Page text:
Runways to become “uncontrolled” due to federal budget cuts

airport traffic control
A controller looks for a plane on approach at Athens Ben-Epps airport.

Athens, Ga ( – When federal budget cuts close nearly 150 air traffic control towers at airports nationwide, the two runways at Athens-Ben Epps airport will become “uncontrolled.” Pilots will need to work it out amongst themselves to determine when aircraft will land and take-off.

“There’s no question that operating at a controlled airport is safer than operating at an uncontrolled airport. The name itself implies a safety risk,” says Bill Hendricks, an Athens air traffic controller. “It’s not just about my job, it’s about what I know can happen when I don’t do my job.”

Pilot Cliff Timmons agrees. “I won’t feel safe because I feel there’s always going to be people flying into and out of this airport,” Timmons says as he flew Grady NewSource cameras Wednesday. “To be honest with you, I won’t ever fly in the pattern here again. This is a busy airport to me.”

Young pilots like Timmons often fly in a circular pattern around the airport completing practice landings and take-offs.

Matt Hammond, a University of Georgia Aviation Club member who also flew Wednesday, says he is concerned if multiple student pilots are practicing in addition to commercial air traffic the air space over the airport could become very difficult to navigate. Timmons and Hammond agree that Athens-Ben Epps airport, which has operated a tower for about 20 years, is in for a challenge when pilots from across the region arrive for the first Georgia football game this fall.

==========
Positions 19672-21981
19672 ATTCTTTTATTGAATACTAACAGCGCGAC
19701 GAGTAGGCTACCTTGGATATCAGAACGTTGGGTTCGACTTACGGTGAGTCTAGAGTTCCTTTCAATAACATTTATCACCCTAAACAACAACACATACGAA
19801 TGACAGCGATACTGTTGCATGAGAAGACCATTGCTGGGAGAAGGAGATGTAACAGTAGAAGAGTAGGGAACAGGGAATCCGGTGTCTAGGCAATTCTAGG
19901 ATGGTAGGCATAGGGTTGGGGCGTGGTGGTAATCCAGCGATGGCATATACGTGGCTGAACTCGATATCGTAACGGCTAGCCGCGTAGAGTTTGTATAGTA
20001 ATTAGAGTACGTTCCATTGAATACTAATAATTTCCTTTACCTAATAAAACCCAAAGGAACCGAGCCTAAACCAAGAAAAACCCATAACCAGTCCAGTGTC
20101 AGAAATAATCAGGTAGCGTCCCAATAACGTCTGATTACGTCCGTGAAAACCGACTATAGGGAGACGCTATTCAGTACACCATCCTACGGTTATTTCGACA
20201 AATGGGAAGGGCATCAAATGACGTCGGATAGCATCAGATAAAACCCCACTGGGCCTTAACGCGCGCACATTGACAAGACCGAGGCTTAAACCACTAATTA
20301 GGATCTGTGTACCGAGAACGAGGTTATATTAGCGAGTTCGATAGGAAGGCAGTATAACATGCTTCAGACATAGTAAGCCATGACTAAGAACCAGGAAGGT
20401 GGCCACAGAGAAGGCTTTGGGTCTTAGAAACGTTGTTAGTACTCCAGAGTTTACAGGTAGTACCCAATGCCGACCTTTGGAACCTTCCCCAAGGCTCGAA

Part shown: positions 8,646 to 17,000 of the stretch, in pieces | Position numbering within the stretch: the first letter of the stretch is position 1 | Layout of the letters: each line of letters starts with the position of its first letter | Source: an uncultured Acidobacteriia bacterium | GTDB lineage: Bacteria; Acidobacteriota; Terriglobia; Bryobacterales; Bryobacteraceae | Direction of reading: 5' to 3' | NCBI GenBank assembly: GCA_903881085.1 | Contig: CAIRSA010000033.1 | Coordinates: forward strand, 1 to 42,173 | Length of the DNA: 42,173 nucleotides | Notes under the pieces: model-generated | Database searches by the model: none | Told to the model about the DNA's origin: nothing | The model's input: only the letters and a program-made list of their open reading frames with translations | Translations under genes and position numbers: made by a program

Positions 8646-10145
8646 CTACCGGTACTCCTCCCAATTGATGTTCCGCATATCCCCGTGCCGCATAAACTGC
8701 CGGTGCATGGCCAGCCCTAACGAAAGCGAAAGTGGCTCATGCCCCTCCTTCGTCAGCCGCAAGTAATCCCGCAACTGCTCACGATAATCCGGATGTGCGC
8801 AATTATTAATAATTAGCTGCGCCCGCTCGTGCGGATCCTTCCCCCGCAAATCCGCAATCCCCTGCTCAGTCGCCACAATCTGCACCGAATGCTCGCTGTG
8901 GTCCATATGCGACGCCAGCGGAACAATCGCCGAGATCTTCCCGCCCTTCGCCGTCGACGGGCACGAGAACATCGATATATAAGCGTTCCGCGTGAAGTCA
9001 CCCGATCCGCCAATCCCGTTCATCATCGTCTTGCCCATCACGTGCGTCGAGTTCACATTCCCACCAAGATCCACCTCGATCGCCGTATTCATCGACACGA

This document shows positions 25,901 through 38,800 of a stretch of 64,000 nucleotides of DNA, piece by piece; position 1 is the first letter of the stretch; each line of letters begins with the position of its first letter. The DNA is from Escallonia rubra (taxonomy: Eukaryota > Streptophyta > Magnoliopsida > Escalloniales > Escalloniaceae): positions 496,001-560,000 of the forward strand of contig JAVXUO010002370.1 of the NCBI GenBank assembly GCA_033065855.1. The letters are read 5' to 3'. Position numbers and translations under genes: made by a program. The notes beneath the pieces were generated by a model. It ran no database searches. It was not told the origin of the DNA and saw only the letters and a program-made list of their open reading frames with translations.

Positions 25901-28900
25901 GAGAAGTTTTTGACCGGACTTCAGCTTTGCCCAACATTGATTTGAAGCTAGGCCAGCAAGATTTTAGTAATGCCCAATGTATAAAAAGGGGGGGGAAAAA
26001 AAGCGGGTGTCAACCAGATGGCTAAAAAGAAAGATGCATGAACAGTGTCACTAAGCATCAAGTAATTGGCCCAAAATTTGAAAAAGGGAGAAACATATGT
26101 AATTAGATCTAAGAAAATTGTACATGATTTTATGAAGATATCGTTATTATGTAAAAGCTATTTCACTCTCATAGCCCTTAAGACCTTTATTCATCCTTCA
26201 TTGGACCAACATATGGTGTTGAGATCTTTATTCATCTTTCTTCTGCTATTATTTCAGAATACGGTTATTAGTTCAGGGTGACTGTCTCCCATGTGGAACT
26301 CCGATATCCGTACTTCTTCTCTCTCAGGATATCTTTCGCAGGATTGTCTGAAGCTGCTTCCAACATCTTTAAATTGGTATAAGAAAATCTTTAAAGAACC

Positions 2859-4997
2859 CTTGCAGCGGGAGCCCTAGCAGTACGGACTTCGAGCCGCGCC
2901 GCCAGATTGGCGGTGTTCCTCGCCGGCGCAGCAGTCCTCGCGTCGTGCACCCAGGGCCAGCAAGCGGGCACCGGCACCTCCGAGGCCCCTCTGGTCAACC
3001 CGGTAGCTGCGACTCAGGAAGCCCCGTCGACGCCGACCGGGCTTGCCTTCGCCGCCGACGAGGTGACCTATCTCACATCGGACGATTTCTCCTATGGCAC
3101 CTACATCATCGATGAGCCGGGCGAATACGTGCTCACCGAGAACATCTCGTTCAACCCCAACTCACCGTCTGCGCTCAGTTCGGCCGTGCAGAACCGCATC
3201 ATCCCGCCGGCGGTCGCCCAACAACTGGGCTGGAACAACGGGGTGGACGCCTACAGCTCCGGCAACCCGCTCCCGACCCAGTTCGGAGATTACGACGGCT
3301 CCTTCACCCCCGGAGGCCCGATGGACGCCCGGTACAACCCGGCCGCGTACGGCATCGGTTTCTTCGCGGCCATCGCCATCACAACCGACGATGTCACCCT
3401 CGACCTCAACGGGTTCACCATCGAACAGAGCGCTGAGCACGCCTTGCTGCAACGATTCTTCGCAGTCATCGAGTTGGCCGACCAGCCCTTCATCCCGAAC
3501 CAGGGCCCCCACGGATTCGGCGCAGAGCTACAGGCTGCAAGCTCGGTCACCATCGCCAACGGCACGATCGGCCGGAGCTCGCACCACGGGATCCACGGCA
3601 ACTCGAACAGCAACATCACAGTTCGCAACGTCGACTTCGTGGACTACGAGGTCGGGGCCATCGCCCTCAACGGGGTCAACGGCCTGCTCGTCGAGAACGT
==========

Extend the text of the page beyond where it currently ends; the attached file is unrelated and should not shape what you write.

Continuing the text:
Athens-Clarke County Mayor Nancy Denson insists safety will not be comprised when the tower staffing leave.

“There are standards in place for visual and radio guidance,” Denson says by phone. “Our airport is going back in and reviewing these and making sure everyone is familiar with them. So when we do have to go to that we won’t have to compromise the safety of our airport.”

Neither the University of Georgia’s Athletic Department or university administration were prepared to talk about a possible safety risk regarding planes flying in Athen’s gameday airspace, which is temporarily restricted to protect the 97,000 in Sanford stadium. University of Georgia Vice President Tom Jackson says President Michael Adams and others will continue to utilize the airport even after it becomes an uncontrolled airfield. A spokesperson for the Athletic Department says they plan to continue their flights as well but will monitor the situation.

During his phone interview, Jackson says he remembers a time when the tower would be temporarily staffed during busy days such as gamedays. There is currently no plan to do such and when asked if the Athens government would fund any restoration of tower services, Denson said: “I don’t remember the figures… but they were pretty significant and we’re on a very tight budget. And we just really don’t have the luxury of having the money to subside that at the moment.”

The FAA, which had planned to close the tower in April, has delayed the closing until June 15 because of legal challenges nationwide.

Kylie Plaxico, Cory James and Emily Turk contributed to this report


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